RO[tate] AX[is] <axis specification> ANG[le] <angle>.... causes the rotation of the plot about an arbitrary axis in 3D.
The axis may be specified in the same way as for VIEW and UP; angles are in degrees, and may be positive or negative.
In order to rotate about the VIEW direction, enter ROT <angle>. For example, ROT AX 1 1 1 ANG 30 will cause a rotation of 30 degrees about the 1 1 1 axis.
NOTE that rotations are cumulative. This command causes an immediate redraw.
See also : VIEW, UP
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Rotates the object in the current graphic window with the mouse. During rotation, the outlines of the object will be shown following the mouse movement.
You can rotate a plot about any axis; and, on rotation, the appropriate V and U directions are automatically reset. You do this via the command:
ROTATE AXIS <direction> ANGLE <degrees>
where you specify the axis direction in the same way as the VIEW and UP directions. The angle is given in degrees: +45 degrees rotates 45 degrees clockwise, conversely, -45 rotates by 45 degrees anticlockwise. For example:
ROT AXIS 1 1 1 ANGLE 45 (rotate by 45 around 1 1 1)
ROT AXIS 1 1 1 ANGLE -45 (and back to original position)
In order to rotate about the current view direction (eg in the plane of the screen), you need only specify the angle, eg:
ROTATE ANG 45
In a case such as this, where you specify only the angle, you must omit the keyword ANGLE.
Rotations are cumulative. The easiest way to undo a series of rotations is to use the UP and VIEW commands to reset the original orientation and viewpoint.
ROTAtional sources....are the centrifugal and coriolis forces which arise when the coordinate system as a whole rotates; they appear as sources of momentum in the equations for U1, U2, V1, V2, W1 and W2.
The sources are provided by coding to be found in open-source subroutine GXROTA, which resides in file GXROTASO.FOR .
This subroutine is called whenever there exists a PATCH of which the name commences with the characters 'ROTA', whether upper or lower case.
The patch must be of PHASEM type. with CO=FIXFLU and VAL=GRND1.
Options are there provided for:
For both coordinate systems, the rotational speed, in radians per second, is set by way of the PIL variable, ANGVEL.
The axis of rotation is defined as follows:
ROTAXA, ROTAYA, ROTAZA for point A; and
ROTAXB, ROTAYB, ROTAZB for point B.
COVAL commands should then be specified for all velocity components.
The PIL commands for a BFC system rotating about the XC axis at 20 radians per second might thus be:
For cylindrical-polar coordinates, the axis of rotation is always the z-axis, i.e. that for which angle x equals zero and distance y equals minus RINNER.
Therefore COVAL commands should be specified for U1(U2) and V1(V2), but not for W1(W2).
ROTAXA, ROTAYA, etc, need not be set.
For BFC=T, it is possible to employ a reduced-pressure system.
This is activated by setting the PIL variable IROTAA=1 (its default value is zero).
This causes the subtraction, from the centrifugal force at each location, of the force which would be present if the body were rotating as a solid body, ie: (radius)*ANGVEL**2 .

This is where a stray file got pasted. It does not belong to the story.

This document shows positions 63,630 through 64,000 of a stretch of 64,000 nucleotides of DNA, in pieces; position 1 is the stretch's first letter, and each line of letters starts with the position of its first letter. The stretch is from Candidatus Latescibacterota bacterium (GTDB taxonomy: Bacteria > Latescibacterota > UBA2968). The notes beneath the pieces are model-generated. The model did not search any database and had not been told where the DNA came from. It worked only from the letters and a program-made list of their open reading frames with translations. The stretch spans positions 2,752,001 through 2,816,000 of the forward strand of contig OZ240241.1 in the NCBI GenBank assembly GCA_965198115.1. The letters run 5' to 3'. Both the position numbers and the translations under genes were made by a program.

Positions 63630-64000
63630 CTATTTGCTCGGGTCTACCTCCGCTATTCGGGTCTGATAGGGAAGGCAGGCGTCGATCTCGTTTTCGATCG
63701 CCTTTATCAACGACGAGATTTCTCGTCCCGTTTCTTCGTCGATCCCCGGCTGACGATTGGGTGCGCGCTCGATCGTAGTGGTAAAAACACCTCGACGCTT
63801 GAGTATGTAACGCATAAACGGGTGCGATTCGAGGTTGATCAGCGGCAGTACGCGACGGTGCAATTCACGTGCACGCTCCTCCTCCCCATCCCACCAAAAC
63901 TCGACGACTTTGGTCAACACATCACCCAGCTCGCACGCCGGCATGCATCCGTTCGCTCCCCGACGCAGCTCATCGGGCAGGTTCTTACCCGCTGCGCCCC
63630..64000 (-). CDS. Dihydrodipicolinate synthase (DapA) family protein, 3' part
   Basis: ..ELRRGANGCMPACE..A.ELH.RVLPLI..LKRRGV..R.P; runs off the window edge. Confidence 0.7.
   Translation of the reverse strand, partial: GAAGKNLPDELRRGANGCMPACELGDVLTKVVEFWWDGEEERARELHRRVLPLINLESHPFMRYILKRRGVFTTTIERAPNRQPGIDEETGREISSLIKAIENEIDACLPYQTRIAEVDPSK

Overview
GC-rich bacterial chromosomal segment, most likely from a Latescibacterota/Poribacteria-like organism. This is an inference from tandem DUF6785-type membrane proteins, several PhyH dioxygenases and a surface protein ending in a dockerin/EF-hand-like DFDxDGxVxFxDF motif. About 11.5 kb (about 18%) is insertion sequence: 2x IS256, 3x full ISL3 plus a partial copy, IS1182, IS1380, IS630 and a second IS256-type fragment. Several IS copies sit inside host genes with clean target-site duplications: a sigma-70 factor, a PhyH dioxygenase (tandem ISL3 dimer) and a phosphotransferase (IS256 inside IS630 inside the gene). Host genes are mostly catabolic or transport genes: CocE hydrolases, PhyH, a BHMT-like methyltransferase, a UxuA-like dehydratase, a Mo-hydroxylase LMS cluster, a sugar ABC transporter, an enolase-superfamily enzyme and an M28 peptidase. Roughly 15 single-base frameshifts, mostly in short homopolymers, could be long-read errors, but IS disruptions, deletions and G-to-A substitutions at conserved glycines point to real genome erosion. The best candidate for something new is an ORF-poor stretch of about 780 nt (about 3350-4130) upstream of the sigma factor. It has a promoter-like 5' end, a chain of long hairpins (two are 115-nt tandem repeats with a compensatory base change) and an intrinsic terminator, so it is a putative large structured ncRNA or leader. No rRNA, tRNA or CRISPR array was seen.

When the fluid rotates as a solid body, this produces a uniform (reduced-) pressure field.
In this system, the fluid rotates with the grid. A wall which is stationary in the absolute frame of reference must be given a velocity with the opposite sign to the fluid. If the system is rotating at ANGVEL radians/s, a wall must be given a velocity of -ANGVEL*RADIUS. The setting IURVAL=-1 allows U1 boundary conditions to be set in terms of radians/s directly.
In the VR-Editor, settings for rotating co-ordinate systems are made from the Main Menu - Sources panel.
In cylindrical-polar co-ordinates, it is also possible to create a zone or block of rotating co-ordinate system which does not cover the entire domain.
The cells within this zone are shifted in X by NXDT cells at the start of each time-step. All SOLVEd and STOREd variables, all geometrical quantities and all cut-cell values are so shifted. At the boundaries of the moving zone, the convection and diffusion neighbours are adjusted by +/- ANGVEL*RADIUS.
This allows for the easy representation of a rotating object, such as a fan or propeller, moving relative to the stationary domain. The shift by a whole number of cells means that the X-direction grid must be uniform.
Such a block of cells is defined by the PIL commands;
The time-step settings must be made consistently with the rotation speed, number of cells, X size of domain and number of cells jumped. The total time for N revolutions is
TLAST= 2*PI * N / ANGVEL
and the number of steps required is
LSTEP = N * NX * 2*PI / (NXDT*XULAST)
Because of the sliding grid, the U1 (and U2) velocities mean different things in different parts of the domain. As a consequence, it is not meaningful to use U1 or U2 to construct vectors or streamlines. It makes more sense to compute the velocity in the absolute frame of reference (TRU1/2), and the velocity relative to the rotating frame (U1RL/U2RL), and use either of those for vectors and streamlines.
This can be done using In-Form to generate the additional velocity components;
(STORED TRU1 is U1)
(STORED TRU1 is U1-ANGVEL*RG with if(iy.ge.iy1.and.iy.le.iy2.and.iz.ge.iz1.and.iz.le.iz2))
(STORED U1RL is U1+ANGVEL*RG)
(STORED U1RL is U1 with if(iy.ge.iy1.and.iy.le.iy2.and.iz.ge.iz1.and.iz.le.iz2))
In the VR-Editor the object type ROTOR implements all the above settings.